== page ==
“So we don’t receive narrow rays anymore?”

“No, do we do. But in discrete, precise patterns, provoking hatred and fear. Eventually atrophying the frontal command lobe of the brain, where most decisions are made.”

“I’ve never heard of the command lobe.”

“Of course you haven’t. The Mind Control Sun hides itself from the the casual observer.”

After this, the coherence of Mr. Moulder’s speech deteriorated. I got the sense that talking about this to a newspaper, on the record, was stressful for him, despite his earlier demand to not be anonymized. I told him he could always contact the Times if he had more to say. He thanked me for giving him a platform. I left him in his apartment and started the drive back to Amherst. My next move would be to check in with Risperadull. But as I was driving, Risperadull called me.

“Stay in Boston tonight”, Risperadull said. He told me about a Revival that was being held in Boston Common tomorrow. A rising star in the Faker community, Reverend Hamine, of the New Orthodox Astral Church, a new Faker spiritualist movement, would be speaking in Boston Common.

I crashed at a friends house in Hudson, close enough to Boston. Over a dinner of corn on the cob and egg-noodles, I got a text from Risperadull. He warned me that the Boston Fakers were getting increasingly agitated. The death of a prominent theorist had shaken the community. Garland O’Neal was the main proponent of the “Far Below,” theory. According O’Neal, the Real Sun had not vanished but instead been relocated to the core of the planet. O’Neal had died at 37 in his sleep. The Faker community suspected foul play. I made a note to ask about it later. I never got the chance.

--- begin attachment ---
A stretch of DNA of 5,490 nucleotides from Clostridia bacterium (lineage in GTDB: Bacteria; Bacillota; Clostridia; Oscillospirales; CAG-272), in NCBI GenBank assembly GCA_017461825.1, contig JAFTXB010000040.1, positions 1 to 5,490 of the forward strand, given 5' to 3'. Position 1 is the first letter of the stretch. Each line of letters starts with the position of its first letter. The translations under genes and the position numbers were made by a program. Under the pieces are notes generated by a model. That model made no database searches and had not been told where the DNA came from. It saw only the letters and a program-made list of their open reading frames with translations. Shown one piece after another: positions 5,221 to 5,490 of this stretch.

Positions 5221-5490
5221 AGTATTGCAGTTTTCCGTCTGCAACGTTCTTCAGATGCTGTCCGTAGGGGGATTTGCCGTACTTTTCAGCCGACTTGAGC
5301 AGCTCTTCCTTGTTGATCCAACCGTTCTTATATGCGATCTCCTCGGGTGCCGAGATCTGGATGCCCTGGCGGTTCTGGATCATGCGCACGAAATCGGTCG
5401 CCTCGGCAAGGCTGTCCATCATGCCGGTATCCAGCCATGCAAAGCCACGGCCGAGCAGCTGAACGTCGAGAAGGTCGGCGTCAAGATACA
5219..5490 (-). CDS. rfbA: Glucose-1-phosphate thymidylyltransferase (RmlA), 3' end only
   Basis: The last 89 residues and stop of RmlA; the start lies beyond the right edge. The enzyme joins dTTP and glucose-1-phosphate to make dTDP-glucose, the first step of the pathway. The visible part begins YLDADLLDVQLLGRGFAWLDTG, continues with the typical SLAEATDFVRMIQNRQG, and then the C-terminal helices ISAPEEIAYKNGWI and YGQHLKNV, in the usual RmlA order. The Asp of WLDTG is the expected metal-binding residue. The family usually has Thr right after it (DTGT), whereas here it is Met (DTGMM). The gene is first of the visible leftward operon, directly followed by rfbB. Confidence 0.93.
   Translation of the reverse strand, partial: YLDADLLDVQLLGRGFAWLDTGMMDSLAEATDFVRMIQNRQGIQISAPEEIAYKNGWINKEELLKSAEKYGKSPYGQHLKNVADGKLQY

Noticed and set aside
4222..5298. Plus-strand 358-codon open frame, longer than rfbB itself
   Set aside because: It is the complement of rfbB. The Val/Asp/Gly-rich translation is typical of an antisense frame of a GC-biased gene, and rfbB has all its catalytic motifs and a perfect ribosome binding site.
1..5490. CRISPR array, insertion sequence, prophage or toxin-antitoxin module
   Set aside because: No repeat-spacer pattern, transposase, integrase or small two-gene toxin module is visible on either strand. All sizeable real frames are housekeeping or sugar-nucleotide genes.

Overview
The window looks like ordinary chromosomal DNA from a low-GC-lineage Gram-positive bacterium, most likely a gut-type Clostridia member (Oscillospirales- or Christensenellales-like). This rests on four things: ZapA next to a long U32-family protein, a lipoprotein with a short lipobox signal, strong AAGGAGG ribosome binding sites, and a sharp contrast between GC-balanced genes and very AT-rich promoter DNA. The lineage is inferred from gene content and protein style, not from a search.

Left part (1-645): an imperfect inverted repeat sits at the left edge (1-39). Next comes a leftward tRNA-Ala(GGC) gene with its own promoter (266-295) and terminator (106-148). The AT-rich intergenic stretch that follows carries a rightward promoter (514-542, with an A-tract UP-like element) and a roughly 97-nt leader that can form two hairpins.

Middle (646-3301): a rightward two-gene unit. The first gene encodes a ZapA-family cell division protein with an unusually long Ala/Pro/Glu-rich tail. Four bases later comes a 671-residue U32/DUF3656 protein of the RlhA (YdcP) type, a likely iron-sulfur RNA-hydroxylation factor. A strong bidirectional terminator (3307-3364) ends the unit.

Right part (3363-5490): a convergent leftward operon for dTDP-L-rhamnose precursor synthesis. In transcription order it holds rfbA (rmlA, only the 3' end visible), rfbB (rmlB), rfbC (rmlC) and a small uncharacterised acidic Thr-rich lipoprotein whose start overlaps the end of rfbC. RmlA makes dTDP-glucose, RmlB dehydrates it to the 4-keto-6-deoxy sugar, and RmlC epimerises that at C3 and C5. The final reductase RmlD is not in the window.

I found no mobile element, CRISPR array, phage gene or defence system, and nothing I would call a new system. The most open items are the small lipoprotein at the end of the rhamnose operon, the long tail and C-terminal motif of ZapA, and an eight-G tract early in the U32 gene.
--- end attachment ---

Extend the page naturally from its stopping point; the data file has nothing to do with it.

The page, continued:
On July 17, at 1:30 P.M, the Boston Common Revival began. There were two speakers that day: Reverend Hamine and Saul Smalls. I was surprised to see Saul so vigorously returning to his Fake Sun days. I had hoped he would be over it.

Reverend Hamine is a powerfully built man ∫ 41 years old. An African-American, Hamine has found in the Fake Sun community acceptance that he never had in his hometown of Newburyport. He leads the New Orthodox Solar Church, a splinter group of the comparatively mainstream Orthodox Solar Church, which in turn is a splinter group of the now defunct Solar Church. Despite being the leader of a small group of Fakers, comprising perhaps only fifty members, Reverend Hamine has a large sway over members of other Faker doctrines. Many consider him to be the public face of the Fake Sun movement. He has good optics : a slightly greying, neat goatee, a powerful chin and wise eyes with just the right amount of wrinkles. A face you could trust instantly. A face you could elect.

The Revival was held in Boston Common, opposite the Burger King across the street. About 20 people showed up. Occasionally passerby would filter in and stay for a few minutes. Three or four seemed to join haphazardly but stayed for the entirety. The Fakers came into two varieties. The first were normal, albeit nervous and fidgety, people. The second were the true believers, or the degenerates, as Saul might have put it, if he was in a state of lucidity. They fidgeted even more.

Reverend Hamine delivered his sermon through a megaphone. I found out later that he had entitled it “Sinners In The Hands Of A Fake Sun.” Hamine wanted to tie his new movement to something old to build legitimacy. The fire and brimstone of “Sinners In The Hands Of An Angry God,” preached in 1741 by Jonathan Edwards, parallels the stakes of the Fake Sun. An eternity of deprivation, frustration and violence awaits the sinners deprived of narrow rays, at least according to Hamine.